Giving Compass’ Take:
• Researchers from Mary Horrigan Connors Center for Women’s Health & Gender Biology at Brigham and Women’s Hospital discuss the lack of adequate medical information about prevention, diagnosis, and treatment of disease in women as it differs from men.
• How can philanthropy close the gender gap in research on diseases that impact men and women? How can philanthropy boost research for female-specific conditions?
It is now clear that men and women experience illness differently and this report looks closely at four diseases where this is especially true: cardiovascular disease, lung cancer, depression and Alzheimer’s disease. The past two decades have shown not only that sex differences exist but have produced scientific advancements that enhance our ability to discover why they occur and how we might adapt prevention, detection and treatment strategies for the benefit of women and men alike. Therefore, to ignore these differences challenges the quality and integrity of science and medicine.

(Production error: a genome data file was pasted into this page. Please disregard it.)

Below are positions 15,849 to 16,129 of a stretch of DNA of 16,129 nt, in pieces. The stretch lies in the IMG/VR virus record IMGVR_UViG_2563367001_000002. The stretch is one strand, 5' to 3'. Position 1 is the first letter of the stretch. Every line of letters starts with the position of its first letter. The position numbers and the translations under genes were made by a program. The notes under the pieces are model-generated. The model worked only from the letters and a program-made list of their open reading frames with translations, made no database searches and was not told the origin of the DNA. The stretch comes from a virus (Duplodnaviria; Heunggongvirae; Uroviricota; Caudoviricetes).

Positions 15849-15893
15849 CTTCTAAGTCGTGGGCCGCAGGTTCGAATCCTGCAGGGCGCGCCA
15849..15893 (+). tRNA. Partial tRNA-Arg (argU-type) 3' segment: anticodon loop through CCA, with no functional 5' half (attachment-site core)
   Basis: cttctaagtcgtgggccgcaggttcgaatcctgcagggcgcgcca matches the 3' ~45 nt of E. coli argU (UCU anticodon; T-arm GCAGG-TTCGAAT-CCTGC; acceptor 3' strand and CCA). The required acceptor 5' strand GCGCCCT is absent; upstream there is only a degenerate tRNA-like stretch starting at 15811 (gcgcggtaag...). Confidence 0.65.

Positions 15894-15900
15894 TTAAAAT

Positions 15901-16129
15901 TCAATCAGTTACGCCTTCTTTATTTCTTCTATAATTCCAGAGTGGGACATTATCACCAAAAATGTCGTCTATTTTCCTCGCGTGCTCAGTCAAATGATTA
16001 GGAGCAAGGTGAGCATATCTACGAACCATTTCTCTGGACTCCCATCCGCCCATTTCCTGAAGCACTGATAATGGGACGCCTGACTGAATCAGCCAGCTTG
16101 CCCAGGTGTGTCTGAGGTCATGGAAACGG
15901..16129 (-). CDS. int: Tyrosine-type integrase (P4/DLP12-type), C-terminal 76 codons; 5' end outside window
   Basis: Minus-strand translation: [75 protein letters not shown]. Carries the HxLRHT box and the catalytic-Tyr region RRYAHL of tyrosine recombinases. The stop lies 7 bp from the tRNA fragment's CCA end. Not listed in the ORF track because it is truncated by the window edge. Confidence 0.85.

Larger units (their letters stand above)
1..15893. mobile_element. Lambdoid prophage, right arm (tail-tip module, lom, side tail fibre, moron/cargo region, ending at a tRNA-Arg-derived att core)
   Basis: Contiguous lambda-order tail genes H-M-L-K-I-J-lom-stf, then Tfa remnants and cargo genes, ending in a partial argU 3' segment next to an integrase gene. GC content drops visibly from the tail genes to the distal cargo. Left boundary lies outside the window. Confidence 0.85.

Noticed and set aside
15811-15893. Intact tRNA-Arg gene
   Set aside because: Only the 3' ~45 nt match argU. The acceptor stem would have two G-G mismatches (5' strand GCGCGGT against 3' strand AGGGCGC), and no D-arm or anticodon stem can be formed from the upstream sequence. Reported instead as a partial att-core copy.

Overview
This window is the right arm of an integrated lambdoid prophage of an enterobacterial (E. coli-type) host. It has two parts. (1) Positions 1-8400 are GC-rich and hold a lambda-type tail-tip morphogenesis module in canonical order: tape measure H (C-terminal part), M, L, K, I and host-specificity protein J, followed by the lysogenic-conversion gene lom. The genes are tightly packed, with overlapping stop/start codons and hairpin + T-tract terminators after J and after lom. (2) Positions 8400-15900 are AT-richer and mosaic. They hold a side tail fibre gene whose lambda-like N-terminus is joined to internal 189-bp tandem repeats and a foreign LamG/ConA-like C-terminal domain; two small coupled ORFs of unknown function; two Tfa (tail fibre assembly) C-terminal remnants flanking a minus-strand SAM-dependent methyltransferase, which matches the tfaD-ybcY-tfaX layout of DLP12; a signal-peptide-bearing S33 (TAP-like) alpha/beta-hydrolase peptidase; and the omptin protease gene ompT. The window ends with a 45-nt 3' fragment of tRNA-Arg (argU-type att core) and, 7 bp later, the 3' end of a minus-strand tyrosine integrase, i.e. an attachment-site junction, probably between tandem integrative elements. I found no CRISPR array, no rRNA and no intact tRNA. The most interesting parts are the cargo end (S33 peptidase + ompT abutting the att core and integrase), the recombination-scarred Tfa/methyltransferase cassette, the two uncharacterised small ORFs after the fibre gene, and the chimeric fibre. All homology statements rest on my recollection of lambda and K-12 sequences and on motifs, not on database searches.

All women and men can play a role in making sex- and gender-based research the norm. They can demand that their policymakers ensure that women are included in all phases of medical research and that sex differences are studied and evaluated at all levels as is currently required by law. They can demand that the findings be translated from bench to bedside for the benefit of all. And when they seek care, they can ask their doctors if the recommended prevention strategies, diagnostic tests, and medical treatments are based on research that included women.
The historical lack of research focus on women’s health concerns has compromised the quality of health information available to women as well as the healthcare they receive.